A special economic zone complementing the canal, would cost an additional US$22 billion.  Plans describe it in ambitious terms:  The new zone includes the “addition of cities and artificial islands, which will enhance new industries and infrastructure in the region.  This would make Thailand into a ’logistic hub’ and link Thailand to countries from all over the world.”[8]

How much the Thai economy would benefit from the construction of the canal is open to question.  Longhao, a Chinese construction company likely to be a project lead, anticipates bringing over 30,000 Chinese workers to build the canal.  This would account for the large workers’ community shown on the map below.

Chinese proposal for Kra Canal

Source: IIMS, “The Kra Canal Project.” (http://www.iims.org.uk/wpcontent/uploads/2015/01/kra-canal.png)

China reportedly has proposed to make $28 billion in loan funds available for the Kra Canal project, but Thailand also has been soliciting funding from other sources, including Japan, South Korea, India, and other ASEAN countries.[9]  The lessons of what happened to Hambantota in Sri Lanka and Gwadar in Pakistan with entirely Chinese loans have not been lost on Thailand.  It would be unacceptable if China were to be the primary lender, Thailand defaulted, and China took control and ownership of the canal.

The shipping time and cost savings proponents of the canal see are shown in the second map below.   They are significant and could become all the more important as the Malacca Strait reaches maximum throughput capacity, projected to occur in just a few years.  Over 84,000 ships per year pass through now, and with expectations of economic growth, that number will rapidly increase.[10]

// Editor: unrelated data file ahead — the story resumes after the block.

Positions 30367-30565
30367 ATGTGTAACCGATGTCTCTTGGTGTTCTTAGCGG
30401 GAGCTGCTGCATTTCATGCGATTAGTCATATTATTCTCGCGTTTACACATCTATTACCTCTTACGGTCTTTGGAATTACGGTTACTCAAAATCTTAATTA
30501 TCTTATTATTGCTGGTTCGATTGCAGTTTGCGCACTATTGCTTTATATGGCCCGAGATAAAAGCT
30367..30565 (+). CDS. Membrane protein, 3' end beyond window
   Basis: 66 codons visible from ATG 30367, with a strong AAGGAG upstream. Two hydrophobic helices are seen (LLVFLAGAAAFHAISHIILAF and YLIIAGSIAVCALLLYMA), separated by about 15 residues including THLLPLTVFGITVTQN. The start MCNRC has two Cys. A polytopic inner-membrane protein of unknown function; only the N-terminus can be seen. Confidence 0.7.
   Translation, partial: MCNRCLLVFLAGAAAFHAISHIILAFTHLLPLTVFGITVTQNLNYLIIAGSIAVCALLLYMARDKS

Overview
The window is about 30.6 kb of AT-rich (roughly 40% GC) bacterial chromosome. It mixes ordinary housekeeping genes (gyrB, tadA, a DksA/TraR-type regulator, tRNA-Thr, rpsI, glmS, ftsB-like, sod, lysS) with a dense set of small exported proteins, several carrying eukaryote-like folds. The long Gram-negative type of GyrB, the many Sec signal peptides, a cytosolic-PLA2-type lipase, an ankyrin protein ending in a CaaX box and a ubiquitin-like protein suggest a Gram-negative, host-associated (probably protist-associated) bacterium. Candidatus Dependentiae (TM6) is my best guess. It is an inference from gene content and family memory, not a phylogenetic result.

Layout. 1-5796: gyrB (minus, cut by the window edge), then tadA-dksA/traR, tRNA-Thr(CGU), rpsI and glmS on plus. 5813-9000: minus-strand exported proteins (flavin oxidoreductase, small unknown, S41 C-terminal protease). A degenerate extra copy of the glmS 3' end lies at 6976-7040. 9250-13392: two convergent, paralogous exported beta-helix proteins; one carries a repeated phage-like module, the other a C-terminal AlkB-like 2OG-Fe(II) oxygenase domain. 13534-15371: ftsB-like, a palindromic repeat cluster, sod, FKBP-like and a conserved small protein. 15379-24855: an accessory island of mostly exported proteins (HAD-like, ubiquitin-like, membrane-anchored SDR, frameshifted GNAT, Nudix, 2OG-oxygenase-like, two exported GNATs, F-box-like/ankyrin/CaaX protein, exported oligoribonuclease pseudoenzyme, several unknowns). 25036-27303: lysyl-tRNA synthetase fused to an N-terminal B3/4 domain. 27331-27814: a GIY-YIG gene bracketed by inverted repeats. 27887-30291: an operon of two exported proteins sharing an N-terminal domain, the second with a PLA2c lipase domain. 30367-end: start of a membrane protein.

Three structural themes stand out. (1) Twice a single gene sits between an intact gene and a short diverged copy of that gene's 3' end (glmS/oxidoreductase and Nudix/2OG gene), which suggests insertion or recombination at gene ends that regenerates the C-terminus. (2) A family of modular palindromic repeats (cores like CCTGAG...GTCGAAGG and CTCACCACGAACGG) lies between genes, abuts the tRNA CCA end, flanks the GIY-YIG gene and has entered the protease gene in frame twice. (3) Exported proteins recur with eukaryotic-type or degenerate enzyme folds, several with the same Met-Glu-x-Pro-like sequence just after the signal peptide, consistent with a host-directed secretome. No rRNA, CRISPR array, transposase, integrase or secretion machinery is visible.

Another big “Belt and Road” infrastructure project in Thailand is a high-speed rail line that will link Thailand’s border with Laos to ports and industrial centers in eastern Thailand.  This is part of China’s great scheme to link eight Southeast Asian countries with China and key access points to the Maritime Road.  The project has been off to a rocky start as Thailand balked at China’s first price tag of $16 billion for this rail link and negotiated the cost down to $5 billion.[11]Other points of contention arose over design issues and terms of the contract, such as interest rates.[12]

Time savings of Thai/Kra Canal compared to alternative routes

Source:https://www.firstpost.com/india/thailands-kra-canal-project-is-chinas-masterplan-to-secure-beijings-interests-assert-influence-in-asean-indian-ocean-region-4420647.html. (Image courtesy: kracanal-maritimesilkroad.com)

 

Questions –

Where does my supply chain intersect with China’s “Belt and Road” transportation network?

What about my supplier’s supply chain?

Can China’s monopoly power increase transportation times in my supply chain?

Can China’s monopoly power increase transportation costs in my supply chain?